October 13, 2011 Celeste Monforton, DrPH, MPH 0Comment

An ad hoc committee of the Institute of Medicine (IOM) identified a litany of potential benefits of including information about individuals’ occupations, industry, and work environment in their electronic health records (EHRs). The reason the question was posed at all stems from a provision in the American Recovery and Reinvestment Act of 2009 which provides hefty incentives for health care providers to convert patients’ medical records from paper to electronic form. At the time the bill was passed, one reporter noted that only about 8 percent of the nation’s hospitals and 17% of its physicians were using interoperable electronic EHR systems. As the use of EHRs rapidly ramps up because of the HITECH Act, the public health community is eager to capitalize on the technology’s potential to identify health disparities and devise effective intervention and prevention strategies.

The IOM committee notes promimently at the beginning of the report that many Americans spend half their waking hours at work. “The nature of the work and work tasks can have a significant impact on workers’ health and even on the health of family members,” the authors write. The more health care providers understand their patients’ work environments, the better able to diagnose and treat them. The authors explain, however,

“Currently, clinicians might not consider work exposure in the etiology of a patient’s illness until after a lengthy, inefficient, trial-and-error period.”

Their assessment, contained in a report “Incorporating Occupational Information in Electronic Health Records” lays out the feasibility of incorporating such information from two perspectives: the current environment and technical considerations.

The IOM report indicates, for example, that a person’s job title or occupation is already asked of patients for administrative and reimbursement purposes, but it is rarely integrated with clinical data. A job title alone won’t provide data on the individual’s work exposures, but can be an indicator to prompt to healthcare provider to consider it in diagnosis and treatment decisions. The report explains how existing occupation coding systems (e.g., BLS’s Standard Occupation Classification (SOC) system) have been linked to employer-specific job titles, and gives examples of how its been done, such as in the Dartmouth-Hitchcock healthcare system. Similarly, a patient’s work experience by industry could be integrated into their health record using existing coding schemes, such as the North American Industry Classification System (NAICS). The report notes that State and federal agencies, Dun & Bradstreet and other organizations already include industry codes in their employer databases.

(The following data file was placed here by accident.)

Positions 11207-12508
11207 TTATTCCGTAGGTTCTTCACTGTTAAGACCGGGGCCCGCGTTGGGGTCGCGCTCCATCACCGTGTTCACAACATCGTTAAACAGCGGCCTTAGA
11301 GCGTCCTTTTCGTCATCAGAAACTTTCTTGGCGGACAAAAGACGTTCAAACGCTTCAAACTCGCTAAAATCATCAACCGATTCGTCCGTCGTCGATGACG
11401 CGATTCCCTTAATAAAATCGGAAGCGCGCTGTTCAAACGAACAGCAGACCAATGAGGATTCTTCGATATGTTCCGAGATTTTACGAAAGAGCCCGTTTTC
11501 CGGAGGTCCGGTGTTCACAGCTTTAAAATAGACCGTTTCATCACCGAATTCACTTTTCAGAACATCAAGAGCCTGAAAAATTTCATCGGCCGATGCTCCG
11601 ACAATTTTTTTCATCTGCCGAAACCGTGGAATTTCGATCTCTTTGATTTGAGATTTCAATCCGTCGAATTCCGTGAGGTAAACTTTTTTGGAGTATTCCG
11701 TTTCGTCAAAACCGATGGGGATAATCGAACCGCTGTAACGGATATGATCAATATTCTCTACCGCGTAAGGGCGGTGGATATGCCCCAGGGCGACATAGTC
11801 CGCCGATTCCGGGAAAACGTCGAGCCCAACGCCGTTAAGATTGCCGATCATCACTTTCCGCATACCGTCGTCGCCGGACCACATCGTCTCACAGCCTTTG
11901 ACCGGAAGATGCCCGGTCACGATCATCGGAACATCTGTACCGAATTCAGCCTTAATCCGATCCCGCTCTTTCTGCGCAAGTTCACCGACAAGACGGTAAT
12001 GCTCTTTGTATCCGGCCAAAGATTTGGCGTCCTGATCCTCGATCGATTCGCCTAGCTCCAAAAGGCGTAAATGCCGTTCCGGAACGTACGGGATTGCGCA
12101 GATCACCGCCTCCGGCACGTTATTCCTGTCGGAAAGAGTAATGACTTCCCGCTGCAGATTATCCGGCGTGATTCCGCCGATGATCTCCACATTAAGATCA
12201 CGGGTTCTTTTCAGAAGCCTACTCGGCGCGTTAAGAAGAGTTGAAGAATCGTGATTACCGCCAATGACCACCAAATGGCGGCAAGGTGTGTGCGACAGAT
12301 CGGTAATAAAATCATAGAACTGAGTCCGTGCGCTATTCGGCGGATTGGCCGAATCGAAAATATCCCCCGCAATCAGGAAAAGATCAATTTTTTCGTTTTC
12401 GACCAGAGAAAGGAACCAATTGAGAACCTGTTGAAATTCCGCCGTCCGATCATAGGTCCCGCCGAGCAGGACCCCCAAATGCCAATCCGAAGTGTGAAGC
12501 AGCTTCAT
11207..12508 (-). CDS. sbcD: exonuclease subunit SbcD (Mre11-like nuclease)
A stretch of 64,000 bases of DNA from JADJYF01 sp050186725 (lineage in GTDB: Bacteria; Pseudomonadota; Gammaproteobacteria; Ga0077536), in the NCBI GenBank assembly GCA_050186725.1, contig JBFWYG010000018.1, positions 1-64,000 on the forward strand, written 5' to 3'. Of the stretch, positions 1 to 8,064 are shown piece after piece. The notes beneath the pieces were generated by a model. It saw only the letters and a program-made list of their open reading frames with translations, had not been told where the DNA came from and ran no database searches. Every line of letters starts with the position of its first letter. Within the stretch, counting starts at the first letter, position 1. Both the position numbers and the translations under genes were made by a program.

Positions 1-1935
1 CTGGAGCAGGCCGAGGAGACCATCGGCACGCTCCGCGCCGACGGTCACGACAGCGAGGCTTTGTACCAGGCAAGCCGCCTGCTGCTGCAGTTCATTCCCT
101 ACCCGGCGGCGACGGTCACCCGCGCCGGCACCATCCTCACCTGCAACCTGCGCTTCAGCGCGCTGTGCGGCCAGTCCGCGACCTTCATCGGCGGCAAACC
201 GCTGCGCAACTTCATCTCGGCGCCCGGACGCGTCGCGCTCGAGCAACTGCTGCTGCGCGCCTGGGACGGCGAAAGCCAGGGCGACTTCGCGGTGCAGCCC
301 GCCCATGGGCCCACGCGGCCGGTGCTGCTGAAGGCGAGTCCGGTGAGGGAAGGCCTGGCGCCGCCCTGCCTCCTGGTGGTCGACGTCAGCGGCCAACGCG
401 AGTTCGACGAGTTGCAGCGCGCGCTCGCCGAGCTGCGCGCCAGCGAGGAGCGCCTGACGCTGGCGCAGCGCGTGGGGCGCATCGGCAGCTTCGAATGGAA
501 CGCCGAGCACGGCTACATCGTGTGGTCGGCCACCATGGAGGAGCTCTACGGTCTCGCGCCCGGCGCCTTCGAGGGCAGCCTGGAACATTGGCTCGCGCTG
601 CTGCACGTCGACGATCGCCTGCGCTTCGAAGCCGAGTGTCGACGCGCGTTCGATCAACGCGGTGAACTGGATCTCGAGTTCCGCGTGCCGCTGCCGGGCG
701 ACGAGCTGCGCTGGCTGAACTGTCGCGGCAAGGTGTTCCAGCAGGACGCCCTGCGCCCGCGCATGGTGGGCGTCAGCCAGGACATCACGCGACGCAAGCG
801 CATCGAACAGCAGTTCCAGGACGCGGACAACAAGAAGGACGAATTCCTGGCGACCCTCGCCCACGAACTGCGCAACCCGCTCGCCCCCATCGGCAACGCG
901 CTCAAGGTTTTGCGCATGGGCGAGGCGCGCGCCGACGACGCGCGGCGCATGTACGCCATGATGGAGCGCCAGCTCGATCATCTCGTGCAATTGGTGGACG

Information about a patient’s occupation and industry will take meaning when assessed in the context of the individual’s health. The IOM committee examined how “work-relatedness” could be integrated into an EHR, in particular a factor that would help to characterize the relationship between the health event or outcome and the patient’s work environment. Many adverse health events are not related to work per se, but those that are may not be recognized as such. The authors explain that most physicians receive little if any training on the effects that work exposures can have on health, and some practitioners will avoid exploring the work-relatedness of a condition to avoid a foray into the workers’ compensation reimbursement system. Despite these challenges, the authors suggest that a data element denoting work-relatedness could prompt practioners to recognize and seek information about the connections between work exposures and health status.

The data potentially most useful to clinicians is information about their patients’ exposures to specific physical, chemical and radiological compounds, as well as psychosocial stressors. Such data is not systematically collected in medical records (or anywhere for that matter) and even if it was, its value to busy clinicians may not be obvious. The IOM committee recommends a few first steps, including that the CDC’s National Institute for Occupational Safety and Health (NIOSH) work with clinical experts to explore the feasibility of collecting standardized exposure data for work-related conditions.

Moving to EHRs is not supposed to be adopting technology for technology sake, but rather that they will help improve health outcomes. The law encouraging their adoption mandates the “meaningful use” of EHRs to improve quality, safety and efficiency. The authors of the IOM report provide ample evidence demonstrating the “meaningful use” of occupational information in EHRs, and a reasonable roadmap for how key data on patients’ work history could be included them.

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